Buzzfeed employees work at the company's headquarters in New York January 9, 2014. Reuters/Brendan McDermid

BuzzFeed, the internet media company which brought us some of the finest viral cat listicles and quizzes, has been served with a $11 million defamation lawsuit by Central European News (CEN) and its founder Michael Leidig over its 2015 article, “The King of Bullsh*t News”.

Published on April 25, the story was written by UK reporter Alan White, UK editorial director Tom Phillips, and founding editor of BuzzFeed Canada, Craig Silverman. In their piece, the trio claimed to have analysed 41 ‘viral’ stories produced by CEN, a small British news agency, which were sold and published on sites like the Daily Mail, the New York Post and the Mirror.

In all, we evaluated 41 CEN pieces that struck us as particularly attention-grabbing. Of those, 11 proved to be completely false or to be based on images that did not match the stories; eight more contained suspicious details such as perfect quotes that appeared in no other coverage; 13 we were unable to verify either way; and nine appeared to be real or mostly real.

The reporters found that much of CEN’s “oddball human interest” stories were based on “exaggeration, embellishment, and outright fabrication”.

One example they used was CEN’s story about a Russian fisherman who was saved from a bear attack by a Justin Bieber ringtone – a story which was covered by News.com and the Sydney Morning Herald. According to BuzzFeed’s article, the first reported incident of the bear being scared off by Justin Bieber’s “Baby” was published by Russian title, Komsomolskaya Pravda, which had mentioned nothing about a Justin Bieber ringtone. The next reported incident was by The Austrian Times, run by CEN, with the new details about Bieber.

BuzzFeed’s piece goes on to “debunk” many of CEN’s stories by ‘tracking down’ the origins of images used by the news agency, and calling into question the quotes it managed to get from subjects in far-flung locations.

However, in CEN and Leidig’s complaint, they assert that BuzzFeed did not investigate “whether their charges…were true or false.” In a statement to BuzzFeed prior to their story going live, legal representatives for CEN had also noted that BuzzFeed’s allegations

“appear to a large extent to be based not on proper investigation but on information you have apparently found on other investigative sites (for example Snopes).”

The lawsuit goes on to present evidence that CEN’s stories, which BuzzFeed allegedly found to have been falsified or fabricated, are legitimate. This includes a story about a Chinese man who was found to have tapeworm after eating too much sashimi. The BuzzFeed article points to Snopes’ account that the x-ray photos used by CEN of the alleged victim were similar to those published in a seemingly unrelated case report by the British Medical Journal in 2014.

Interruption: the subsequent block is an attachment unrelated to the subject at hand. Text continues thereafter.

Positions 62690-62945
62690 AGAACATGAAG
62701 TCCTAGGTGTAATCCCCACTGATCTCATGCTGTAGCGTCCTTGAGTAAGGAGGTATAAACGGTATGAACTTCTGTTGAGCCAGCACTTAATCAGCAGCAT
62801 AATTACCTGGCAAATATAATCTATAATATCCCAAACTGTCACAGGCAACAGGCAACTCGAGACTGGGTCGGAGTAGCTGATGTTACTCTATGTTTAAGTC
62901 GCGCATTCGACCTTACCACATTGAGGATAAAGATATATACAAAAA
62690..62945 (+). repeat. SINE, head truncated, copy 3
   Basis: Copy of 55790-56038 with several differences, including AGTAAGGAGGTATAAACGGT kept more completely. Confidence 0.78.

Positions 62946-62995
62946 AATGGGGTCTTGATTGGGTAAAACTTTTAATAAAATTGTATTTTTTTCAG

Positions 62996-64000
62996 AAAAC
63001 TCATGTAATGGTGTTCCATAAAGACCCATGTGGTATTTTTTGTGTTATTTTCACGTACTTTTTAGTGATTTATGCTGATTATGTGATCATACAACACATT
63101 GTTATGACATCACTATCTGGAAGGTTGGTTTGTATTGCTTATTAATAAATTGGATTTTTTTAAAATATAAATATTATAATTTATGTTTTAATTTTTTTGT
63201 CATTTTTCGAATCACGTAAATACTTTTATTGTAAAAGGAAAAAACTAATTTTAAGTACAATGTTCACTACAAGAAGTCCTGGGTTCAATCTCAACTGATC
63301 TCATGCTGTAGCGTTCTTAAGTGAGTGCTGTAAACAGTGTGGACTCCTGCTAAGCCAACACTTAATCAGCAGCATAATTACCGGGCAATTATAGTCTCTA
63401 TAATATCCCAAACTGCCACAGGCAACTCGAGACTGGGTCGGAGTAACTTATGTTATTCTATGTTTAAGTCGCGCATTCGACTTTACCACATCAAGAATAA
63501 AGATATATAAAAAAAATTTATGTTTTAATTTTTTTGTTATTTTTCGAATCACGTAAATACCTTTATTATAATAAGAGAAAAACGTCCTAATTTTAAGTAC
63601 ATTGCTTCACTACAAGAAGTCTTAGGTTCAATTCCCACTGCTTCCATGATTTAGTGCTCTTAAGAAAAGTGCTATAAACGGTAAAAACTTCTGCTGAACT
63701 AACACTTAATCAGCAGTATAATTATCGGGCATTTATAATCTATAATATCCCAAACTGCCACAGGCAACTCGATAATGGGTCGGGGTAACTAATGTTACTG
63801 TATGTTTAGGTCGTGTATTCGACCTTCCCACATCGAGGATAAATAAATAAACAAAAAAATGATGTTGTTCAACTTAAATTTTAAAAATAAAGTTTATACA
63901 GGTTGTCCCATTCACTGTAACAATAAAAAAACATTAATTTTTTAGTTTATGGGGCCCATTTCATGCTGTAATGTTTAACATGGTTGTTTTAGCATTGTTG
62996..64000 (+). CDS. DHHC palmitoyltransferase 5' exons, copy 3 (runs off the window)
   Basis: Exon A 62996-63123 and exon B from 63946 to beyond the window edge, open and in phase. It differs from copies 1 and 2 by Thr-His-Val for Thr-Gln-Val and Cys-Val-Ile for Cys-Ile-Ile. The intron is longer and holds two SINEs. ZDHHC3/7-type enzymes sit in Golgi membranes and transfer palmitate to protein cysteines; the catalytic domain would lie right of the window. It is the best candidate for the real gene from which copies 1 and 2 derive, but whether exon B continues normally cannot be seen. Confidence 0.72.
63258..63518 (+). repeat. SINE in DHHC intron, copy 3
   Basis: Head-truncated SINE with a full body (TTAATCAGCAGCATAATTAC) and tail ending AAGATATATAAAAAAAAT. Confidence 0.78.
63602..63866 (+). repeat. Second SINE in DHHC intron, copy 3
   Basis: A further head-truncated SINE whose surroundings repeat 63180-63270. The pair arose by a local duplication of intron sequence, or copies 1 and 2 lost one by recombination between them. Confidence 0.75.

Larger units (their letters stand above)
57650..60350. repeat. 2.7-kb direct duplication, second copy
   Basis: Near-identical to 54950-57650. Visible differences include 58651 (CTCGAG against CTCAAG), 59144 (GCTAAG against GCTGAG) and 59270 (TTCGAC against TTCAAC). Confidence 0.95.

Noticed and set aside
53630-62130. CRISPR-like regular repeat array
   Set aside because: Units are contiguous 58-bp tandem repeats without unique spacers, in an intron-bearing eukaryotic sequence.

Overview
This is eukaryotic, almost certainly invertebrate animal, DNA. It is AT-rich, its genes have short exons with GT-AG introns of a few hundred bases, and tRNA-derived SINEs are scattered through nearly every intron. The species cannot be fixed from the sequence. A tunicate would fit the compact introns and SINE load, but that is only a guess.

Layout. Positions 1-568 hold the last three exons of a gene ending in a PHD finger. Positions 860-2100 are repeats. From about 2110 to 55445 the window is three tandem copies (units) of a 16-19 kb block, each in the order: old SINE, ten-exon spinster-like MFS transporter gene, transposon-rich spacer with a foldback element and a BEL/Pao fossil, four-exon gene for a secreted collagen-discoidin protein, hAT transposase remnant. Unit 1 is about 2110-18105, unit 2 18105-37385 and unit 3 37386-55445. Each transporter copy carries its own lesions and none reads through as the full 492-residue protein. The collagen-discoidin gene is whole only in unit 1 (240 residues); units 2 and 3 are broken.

But CEN’s complaint states that Chinese doctor Dr Huang Huicong had attested to the authenticity of the x-ray, which was included in a broadcast report.

CEN, which was founded by Leidig in 1995, claims that since BuzzFeed’s story was published, many clients have stopped using it as a source of news. As a direct result of the story, the agency has also “lost a potential high-six-figure investment that had been in the works for many months” that would fund the development of new software for journalists.

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BuzzFeed's 'The King of Bullsh*t News" article ranks second on Google when "Central European News" is searched. Screenshot

Although claims by both parties - BuzzFeed, and CEN and Leidig – deserve more digging into, this case only confirms that the 'best' stories in the digital age are those that make readers want to click the share button. As BuzzFeed noted:

"CEN’s “weird news” stories and images appeal to news organisations precisely because they fall into the category of “too good to check”. They also appeal because they are perfectly tailored to the current media ecosystem, in which the holy grail is to have content go viral on Facebook and other social media platforms, delivering a surge of traffic."

And BuzzFeed would know about this media eco-system, considering it is one of its main architects. Created by CEO Jonah Peretti in 2006 as a “viral lab” side project, the company has grown to be one of the world’s biggest social news websites, and changed the way many media organisations think about news. As Wired once pointed out, BuzzFeed is, after all, “built on obsessive measurement.”

A cardboard cutout of Canadian actor Ryan Gosling is seen in the Buzzfeed headquarters in New York January 9, 2014. Reuters/Brendan McDermid